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How diversifying your co-op experience could benefit you

It is a misconception that what you study in college will be what you do in life, that simply isn’t true. According to a Washington Post Washington Post – Only 27% of college grads have a job related to their major with interviews with Jaison Abel and Richard Dietz of the Federal Reserve Bank of New York, only 27% of college graduates will have a job related to their major. Many of you may think then, well if that is the case, what is the point of getting a college degree, if the classes you take are not going to help you? As a current college student, I can tell you college is about discovering your passion and developing useful skill sets. And classes and experiential learning experiences, for better or worse, can help you achieve that.

The past spring, I spent my second co-op at the U.S. Commercial Service in the Department of Commerce in Boston. For full disclosure, my first co-op was with the Office of Congressman Stephen F. Lynch, which “makes sense” because I am an International Affairs and Political Science major, with a Law and Public Policy minor. Going to law school, working at the White House or on Capitol Hill is the typical path that people like me embark on; but I want to use my second co-op to embark on a new route, to try something new.


Scarlett on co-op at Office of Congressman Stephen F. Lynch

Scarlett on co-op at Office of Congressman Stephen F. Lynch


And it turned out to be a life-changing experience for me. The issues of export regulation, documentations, sanctions on Iran and Cuba (back then), that I encountered as an International Trade Intern, despite the fact that I have never taken a business class before, showed me a different perspective of international affairs. My responsibilities were substantial, from briefing my boss on important client inquiries, to spearheading the social media campaign, to creating the first quarterly newsletter on the Marine Technology sector, I feel I was being valued and was part of the team. More importantly, the skill sets that I acquired, namely communication, writing, and interpersonal, could be translated to my future jobs, as they are critical to most fields.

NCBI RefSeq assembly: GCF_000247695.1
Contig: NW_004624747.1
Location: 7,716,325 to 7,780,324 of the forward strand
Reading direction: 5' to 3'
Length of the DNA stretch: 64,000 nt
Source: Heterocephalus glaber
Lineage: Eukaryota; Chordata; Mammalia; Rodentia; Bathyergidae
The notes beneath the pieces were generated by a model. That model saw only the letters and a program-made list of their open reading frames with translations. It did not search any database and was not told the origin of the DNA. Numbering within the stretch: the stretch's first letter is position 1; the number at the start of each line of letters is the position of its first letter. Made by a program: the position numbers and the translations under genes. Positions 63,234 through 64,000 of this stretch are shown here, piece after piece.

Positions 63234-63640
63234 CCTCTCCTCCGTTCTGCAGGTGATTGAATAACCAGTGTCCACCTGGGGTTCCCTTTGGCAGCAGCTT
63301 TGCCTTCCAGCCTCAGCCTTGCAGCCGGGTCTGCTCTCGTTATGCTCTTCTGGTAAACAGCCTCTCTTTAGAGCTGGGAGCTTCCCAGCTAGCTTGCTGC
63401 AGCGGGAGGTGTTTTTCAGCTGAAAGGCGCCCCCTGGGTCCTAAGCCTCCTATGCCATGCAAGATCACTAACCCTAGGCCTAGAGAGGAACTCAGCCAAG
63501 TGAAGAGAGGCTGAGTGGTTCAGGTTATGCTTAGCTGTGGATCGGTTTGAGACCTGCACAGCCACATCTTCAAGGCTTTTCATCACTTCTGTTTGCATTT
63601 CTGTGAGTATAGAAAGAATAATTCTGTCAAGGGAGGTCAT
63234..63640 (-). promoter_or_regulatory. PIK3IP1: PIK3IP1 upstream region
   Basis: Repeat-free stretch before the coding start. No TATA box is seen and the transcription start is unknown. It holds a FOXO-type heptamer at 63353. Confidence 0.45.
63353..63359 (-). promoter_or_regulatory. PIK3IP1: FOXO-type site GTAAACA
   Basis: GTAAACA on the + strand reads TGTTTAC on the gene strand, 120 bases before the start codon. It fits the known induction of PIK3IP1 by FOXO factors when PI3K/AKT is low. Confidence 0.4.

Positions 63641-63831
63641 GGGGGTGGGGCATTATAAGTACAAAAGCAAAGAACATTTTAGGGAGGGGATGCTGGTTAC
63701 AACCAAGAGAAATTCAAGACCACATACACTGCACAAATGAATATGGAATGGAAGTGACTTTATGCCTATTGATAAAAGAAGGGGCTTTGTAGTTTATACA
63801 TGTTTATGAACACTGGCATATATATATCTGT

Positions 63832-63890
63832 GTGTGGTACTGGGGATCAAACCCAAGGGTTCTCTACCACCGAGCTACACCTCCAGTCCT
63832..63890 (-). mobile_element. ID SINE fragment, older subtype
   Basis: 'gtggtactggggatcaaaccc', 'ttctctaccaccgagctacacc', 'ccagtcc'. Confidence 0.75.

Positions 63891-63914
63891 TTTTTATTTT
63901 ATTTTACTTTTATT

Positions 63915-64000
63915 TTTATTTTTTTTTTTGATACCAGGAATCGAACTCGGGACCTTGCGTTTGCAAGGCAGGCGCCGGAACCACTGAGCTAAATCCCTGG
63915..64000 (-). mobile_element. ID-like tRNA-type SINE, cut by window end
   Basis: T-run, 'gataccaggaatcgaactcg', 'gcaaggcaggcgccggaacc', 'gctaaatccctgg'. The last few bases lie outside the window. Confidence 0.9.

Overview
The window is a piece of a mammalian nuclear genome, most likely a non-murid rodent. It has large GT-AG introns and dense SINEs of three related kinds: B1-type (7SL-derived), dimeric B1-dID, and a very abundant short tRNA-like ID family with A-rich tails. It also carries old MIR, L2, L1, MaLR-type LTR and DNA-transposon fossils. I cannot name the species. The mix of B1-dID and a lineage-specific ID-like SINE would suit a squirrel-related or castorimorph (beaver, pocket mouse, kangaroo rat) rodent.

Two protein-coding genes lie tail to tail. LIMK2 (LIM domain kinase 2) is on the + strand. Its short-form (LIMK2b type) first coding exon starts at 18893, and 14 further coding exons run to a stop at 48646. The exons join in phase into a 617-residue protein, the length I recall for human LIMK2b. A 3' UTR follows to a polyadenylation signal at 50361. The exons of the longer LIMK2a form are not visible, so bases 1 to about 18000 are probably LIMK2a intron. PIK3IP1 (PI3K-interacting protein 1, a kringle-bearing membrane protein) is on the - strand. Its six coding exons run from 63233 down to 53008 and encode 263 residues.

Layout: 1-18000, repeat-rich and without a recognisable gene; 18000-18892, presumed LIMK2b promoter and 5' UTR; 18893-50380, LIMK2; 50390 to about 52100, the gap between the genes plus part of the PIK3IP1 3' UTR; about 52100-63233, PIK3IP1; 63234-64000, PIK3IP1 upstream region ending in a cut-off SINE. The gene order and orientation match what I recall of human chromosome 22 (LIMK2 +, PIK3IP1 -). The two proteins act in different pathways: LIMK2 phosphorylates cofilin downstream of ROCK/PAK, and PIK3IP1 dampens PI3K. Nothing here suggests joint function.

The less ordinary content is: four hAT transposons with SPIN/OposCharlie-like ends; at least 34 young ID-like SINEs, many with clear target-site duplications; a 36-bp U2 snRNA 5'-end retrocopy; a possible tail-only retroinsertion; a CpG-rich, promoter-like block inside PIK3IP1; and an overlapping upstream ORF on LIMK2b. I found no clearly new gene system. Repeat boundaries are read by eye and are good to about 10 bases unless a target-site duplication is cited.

At the end of the day, it is how you sell yourself from your past experiences, and what substantive things you have learned from it that makes you stand out in an application. It is not as much the title of the job as it is what you do in your role. The bullet points on a resume are the things that matter, that get you the job. For example, say you are applying for a PR or political campaign job that requires interpersonal and communication skills, even though you experience as a waiter/waitress might not seem relevant at first glance, but the complaints you handled, or the positive attitude you exuded while waiting tables demonstrate you are an easy-going yet professional candidate for the job.

Lastly, as mentioned earlier, college is about finding your passion, and it is okay to use your co-op to discern what you like and don’t like — that is why it is called “experiential” learning. I have friends who told me they wanted to go to law school, but after doing a co-op at a law firm, they now know the law-firm culture is not for them. It is better to know this as a fact using 6 months, than have this realization after graduation at your first job. So, incoming students, use your co-op opportunities at Northeastern to do something different, try something new, and discover your passion. Feel free to reach out personally if you have any questions or concerns.

This blog post was written by Scarlett Ho, an international affairs and political science combined major with a minor in law and public policy. You can reach her at ho.sc@husky.neu.edu

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